An interesting election (unlike ours)

The New York Times is very grumpy and dismissive about Hugo Chavez’ victory in Venezuela — by an 11-point margin, which would of course be considered a landslide here. Oh well, they say, he did better last time. Clearly the magic is fading. Not fading quite as fast as Obie’s, of course.

But still, there’s hope. Venezuela may yet revert to neocolony status, and wouldn’t that be wonderful. Uncle can wait, though the Times is fretfully impatient for good news to report. Chavez is, after all, mortal. And the smart money understands that these spells of public discontent are transitory things.

Until they aren’t.



9 thoughts on “An interesting election (unlike ours)

  1. “Until they aren’t.”

    People in this country aren’t hungry enough yet. There are quite a few more beatings they’ll take before any real discontent takes hold.

    But don’t worry, our elites are working hard on making sure the beatings continue.

  2. Seems the more ferocious the beatings, the greater the hostility toward the lower orders. The US of A remains a wonderful place to be rich and powerful, as divide and conquer is almost on auto-play.

    However, start trying some real “austerity” on “middle class entitlements” and the powers that be will hear some noise — from none other than our only fiery populists at the moment, the tea baggery.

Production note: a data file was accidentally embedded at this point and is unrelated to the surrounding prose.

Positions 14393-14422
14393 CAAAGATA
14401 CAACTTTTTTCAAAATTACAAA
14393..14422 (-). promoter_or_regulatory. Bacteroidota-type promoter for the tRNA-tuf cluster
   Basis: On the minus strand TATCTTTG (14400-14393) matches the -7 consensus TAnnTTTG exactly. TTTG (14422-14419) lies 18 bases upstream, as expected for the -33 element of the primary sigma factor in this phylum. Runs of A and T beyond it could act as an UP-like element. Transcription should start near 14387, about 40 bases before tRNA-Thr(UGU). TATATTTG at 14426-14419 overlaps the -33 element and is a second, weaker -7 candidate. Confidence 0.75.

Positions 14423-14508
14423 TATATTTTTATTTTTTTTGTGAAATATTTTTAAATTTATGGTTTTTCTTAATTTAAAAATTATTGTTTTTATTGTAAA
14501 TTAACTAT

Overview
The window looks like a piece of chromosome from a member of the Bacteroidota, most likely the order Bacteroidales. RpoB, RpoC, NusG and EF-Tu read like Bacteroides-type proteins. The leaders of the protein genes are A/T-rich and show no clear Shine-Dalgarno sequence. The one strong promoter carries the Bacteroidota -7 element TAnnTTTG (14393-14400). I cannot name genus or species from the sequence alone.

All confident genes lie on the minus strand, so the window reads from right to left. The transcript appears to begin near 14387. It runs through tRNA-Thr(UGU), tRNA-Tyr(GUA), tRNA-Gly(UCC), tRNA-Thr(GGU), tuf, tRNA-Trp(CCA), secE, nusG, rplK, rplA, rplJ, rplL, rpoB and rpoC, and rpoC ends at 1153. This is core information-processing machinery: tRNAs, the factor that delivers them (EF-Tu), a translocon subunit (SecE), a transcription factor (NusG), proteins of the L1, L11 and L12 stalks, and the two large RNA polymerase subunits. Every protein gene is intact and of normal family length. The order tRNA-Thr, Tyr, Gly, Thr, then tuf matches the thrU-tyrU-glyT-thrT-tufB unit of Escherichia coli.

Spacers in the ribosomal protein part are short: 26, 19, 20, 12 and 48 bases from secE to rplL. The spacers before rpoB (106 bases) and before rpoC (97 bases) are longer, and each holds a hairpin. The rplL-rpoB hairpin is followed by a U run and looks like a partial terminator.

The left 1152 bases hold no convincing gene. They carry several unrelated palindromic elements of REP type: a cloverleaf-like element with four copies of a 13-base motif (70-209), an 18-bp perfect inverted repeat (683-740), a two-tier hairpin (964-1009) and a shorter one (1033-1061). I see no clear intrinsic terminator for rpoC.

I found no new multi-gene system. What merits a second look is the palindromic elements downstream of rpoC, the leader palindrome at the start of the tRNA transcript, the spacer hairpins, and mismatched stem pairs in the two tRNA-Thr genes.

3. A naked 5’7″ 18 y.o. freshman weighing 135 pounds carrying no weapon took a single round in the chest from a frightened campus police officer’s sidearm. He went down tried to get to his feet, collapsed and died. What could been in the police officer’s mind as he made his decision to adopt lethal force? Fear of a sexual assault? Was the youth sexually aroused?

    The unknown individual who is surmised to have provided the freshman with LSD, if identified, can face a murder charge! All sympathy is due to the police officer who found himself confronted with situation that left him little choice but to slaughter this indecently exposed aggressor. Any less definitive approach would have likely exposed the officer some at least a slight risk of getting scratched or punched by this whirling dervish of an aggressor.

  4. I think the optimsim is unjustified. Even Guatemala’s democratically elected leaders,-I was told on a recent trip there-solid team players since Jacobo was deposed, are starting to question the War on Drugs. The people of course have had it figured out all along.

    Incidently, there was a notice on a “jetway” in Atlanta airport warning Americans the FAA can’t guarentee the saftey of Venezuala’s airports. It seems we weren’t allowedto carry out

  5. The news of Chavez’s win by a razor-thin 11-percent margin was the best news I’d seen in quite a while. Happily, I’ve also reached the point where I actually enjoy watching the likes of the NYT, the Washington Post, and Drudge Report get their panties in a twist over the news (Drudge was especially hilarious, continuously putting the words “win” and “won” in quotes, like the way he refers to gay “marriage”). I especially enjoyed the AP report, which was full of “yeah, but…”.

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